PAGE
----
Australia’s biggest power producer, AGL Energy, has eased out its chief executive Andy Vesey, looking for a new leader at a time when it faces government pressure to slash energy bills and shore up a shaky grid.
AGL has appointed long-time Chief Financial Officer Brett Redman to the top job on an interim basis, saying it was in the final stage of hunting internally and externally for a new chief executive.
Vesey, 63, agreed to quit after nearly four years in the role, just two weeks after delivering a record $1.6 billion profit, along with a warning that its profit was unlikely to grow much this year as power prices are set to peak.
AGL declined to comment on why Vesey was leaving, other than to say he had successfully led a push to turn the company into a cleaner power producer over the long term and had improved customer service.
“He leaves the company in a robust financial position from which to continue to lead investment in our transitioning industry and in our long-term growth,” AGL Chairman Graeme Hunt said in a statement.
The sudden exit of the American comes at a difficult time for AGL and its peers EnergyAustralia, owned by Hong Kong’s CLP Holdings, and Origin Energy as they face political heat to slash household energy bills.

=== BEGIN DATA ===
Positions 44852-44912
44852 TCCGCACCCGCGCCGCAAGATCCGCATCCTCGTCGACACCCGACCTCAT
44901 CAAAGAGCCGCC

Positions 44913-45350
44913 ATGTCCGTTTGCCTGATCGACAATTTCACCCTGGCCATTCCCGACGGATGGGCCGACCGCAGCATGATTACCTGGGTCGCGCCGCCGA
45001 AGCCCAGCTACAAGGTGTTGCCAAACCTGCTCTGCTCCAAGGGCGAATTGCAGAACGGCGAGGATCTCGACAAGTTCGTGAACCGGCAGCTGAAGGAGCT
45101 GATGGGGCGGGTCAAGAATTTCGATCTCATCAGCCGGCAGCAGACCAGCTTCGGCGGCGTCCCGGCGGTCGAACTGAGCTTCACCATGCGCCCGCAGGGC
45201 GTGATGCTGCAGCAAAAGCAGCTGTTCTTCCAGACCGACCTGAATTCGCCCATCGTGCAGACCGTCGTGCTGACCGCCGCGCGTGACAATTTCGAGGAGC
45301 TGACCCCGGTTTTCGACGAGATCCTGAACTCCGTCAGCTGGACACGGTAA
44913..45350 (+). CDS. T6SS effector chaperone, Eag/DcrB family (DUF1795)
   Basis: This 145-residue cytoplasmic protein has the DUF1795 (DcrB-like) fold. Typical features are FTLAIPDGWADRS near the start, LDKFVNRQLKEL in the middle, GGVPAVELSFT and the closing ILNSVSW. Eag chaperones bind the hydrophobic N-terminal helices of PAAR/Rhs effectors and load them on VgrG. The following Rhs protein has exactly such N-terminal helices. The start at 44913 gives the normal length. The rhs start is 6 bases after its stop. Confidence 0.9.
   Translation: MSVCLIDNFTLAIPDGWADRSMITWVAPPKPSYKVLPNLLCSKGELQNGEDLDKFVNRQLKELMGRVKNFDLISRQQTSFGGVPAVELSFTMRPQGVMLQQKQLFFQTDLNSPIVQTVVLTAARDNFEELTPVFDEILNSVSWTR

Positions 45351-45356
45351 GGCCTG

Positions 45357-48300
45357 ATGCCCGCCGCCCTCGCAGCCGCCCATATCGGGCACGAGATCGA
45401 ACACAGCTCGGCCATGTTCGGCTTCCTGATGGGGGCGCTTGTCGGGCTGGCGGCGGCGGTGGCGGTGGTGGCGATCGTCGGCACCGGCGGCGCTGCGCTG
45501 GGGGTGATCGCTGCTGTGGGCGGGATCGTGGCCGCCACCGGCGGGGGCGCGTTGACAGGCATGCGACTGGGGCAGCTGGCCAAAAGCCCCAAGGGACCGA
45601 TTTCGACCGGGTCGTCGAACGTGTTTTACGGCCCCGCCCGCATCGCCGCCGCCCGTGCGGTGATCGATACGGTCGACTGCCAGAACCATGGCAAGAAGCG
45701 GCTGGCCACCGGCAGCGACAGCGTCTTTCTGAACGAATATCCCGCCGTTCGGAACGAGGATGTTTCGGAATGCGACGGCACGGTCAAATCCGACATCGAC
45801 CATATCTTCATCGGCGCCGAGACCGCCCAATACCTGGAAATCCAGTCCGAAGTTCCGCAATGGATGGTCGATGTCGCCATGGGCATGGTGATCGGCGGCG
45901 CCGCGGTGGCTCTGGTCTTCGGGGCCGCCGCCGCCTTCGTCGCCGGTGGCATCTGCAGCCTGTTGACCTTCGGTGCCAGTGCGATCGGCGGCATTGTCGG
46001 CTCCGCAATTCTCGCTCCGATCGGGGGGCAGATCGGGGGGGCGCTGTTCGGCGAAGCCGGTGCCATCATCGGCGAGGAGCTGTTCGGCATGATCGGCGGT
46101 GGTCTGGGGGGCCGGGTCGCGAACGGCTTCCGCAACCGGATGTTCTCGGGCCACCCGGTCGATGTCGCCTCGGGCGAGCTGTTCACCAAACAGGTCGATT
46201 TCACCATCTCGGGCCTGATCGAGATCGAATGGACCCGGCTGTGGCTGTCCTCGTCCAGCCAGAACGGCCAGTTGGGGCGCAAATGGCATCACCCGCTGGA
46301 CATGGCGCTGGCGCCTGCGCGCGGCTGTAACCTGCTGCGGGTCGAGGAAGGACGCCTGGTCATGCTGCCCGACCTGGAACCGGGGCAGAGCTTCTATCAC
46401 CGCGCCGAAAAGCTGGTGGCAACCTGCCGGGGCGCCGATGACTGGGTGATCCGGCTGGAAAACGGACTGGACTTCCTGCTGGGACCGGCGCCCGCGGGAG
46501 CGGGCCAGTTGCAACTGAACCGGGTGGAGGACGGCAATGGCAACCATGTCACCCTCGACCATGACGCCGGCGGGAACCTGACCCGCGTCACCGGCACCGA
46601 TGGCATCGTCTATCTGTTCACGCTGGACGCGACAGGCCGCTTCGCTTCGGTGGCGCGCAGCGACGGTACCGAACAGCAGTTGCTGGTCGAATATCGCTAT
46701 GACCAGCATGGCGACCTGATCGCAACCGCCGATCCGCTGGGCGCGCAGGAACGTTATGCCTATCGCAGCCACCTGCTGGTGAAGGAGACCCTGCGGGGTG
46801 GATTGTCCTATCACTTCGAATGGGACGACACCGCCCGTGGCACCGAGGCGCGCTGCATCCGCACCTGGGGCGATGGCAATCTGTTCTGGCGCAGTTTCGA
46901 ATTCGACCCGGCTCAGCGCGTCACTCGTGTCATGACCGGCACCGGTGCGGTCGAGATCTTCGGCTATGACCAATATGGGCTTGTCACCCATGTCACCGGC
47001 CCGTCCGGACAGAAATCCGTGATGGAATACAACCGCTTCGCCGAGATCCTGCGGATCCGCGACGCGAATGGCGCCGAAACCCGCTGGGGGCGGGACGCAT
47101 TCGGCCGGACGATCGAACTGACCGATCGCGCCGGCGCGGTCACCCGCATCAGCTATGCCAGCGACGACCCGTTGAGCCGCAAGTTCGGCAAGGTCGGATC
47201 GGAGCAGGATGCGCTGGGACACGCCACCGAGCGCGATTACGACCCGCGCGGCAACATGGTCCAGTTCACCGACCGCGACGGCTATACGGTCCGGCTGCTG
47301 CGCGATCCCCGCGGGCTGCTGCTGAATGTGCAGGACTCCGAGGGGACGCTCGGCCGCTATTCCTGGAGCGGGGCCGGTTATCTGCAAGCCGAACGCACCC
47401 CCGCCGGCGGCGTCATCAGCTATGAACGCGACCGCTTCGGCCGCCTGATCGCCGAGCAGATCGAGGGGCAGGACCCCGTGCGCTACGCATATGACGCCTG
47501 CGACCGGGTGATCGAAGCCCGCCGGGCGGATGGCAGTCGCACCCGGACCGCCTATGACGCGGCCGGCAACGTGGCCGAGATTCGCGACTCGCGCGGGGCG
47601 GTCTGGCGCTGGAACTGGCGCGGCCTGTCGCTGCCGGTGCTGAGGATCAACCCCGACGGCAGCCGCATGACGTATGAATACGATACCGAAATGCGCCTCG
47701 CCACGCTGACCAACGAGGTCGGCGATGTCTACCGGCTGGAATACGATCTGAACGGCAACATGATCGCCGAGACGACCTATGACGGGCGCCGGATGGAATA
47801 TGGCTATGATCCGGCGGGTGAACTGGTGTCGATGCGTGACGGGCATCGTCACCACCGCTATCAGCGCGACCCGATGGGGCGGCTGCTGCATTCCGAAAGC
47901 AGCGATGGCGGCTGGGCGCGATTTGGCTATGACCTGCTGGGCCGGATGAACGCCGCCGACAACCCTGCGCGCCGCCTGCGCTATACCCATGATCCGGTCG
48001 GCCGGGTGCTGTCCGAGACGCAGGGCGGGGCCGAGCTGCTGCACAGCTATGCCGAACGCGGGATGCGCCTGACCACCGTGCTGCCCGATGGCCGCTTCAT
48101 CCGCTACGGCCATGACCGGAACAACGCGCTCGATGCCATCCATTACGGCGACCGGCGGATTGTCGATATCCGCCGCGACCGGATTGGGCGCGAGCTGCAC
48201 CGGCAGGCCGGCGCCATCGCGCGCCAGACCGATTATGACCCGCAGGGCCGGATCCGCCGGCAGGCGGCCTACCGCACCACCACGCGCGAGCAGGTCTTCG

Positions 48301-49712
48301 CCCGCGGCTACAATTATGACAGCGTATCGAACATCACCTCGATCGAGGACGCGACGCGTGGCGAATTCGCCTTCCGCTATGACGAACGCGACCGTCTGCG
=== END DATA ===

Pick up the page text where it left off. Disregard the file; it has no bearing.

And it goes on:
At the same time, the government’s push to end a decade of uncertainty for the industry with a policy to make power supply more reliable, cut emissions and lower prices collapsed this week and could become a big issue in a looming federal election.
“Whether it’s a new CEO or an existing CEO, it’s a tricky time for the utilities industry,” said Jason Teh, chief investment officer of Vertium Asset Management.
“It’s just tough in terms of what the government’s trying to propose.”
The government this week gave the competition watchdog authority to force the big retailers which own generation to spin off assets if they are found to be price gouging.
AGL has also been feuding with the federal government over the company’s plan to shut one of its coal-fired power plants in 2022 at a time when Australia needs coal- and gas-fired plants to back up wind and solar power.
On Friday, the Australian Energy Market Operator warned that the south-eastern states face heightened blackout risks over the next few years as ageing coal-fired power plants become less reliable.
Vesey and Redman were not available for comment.
By 1145 AEST, AGL shares were up 0.8 per cent to $20.55 in a firm Australian market.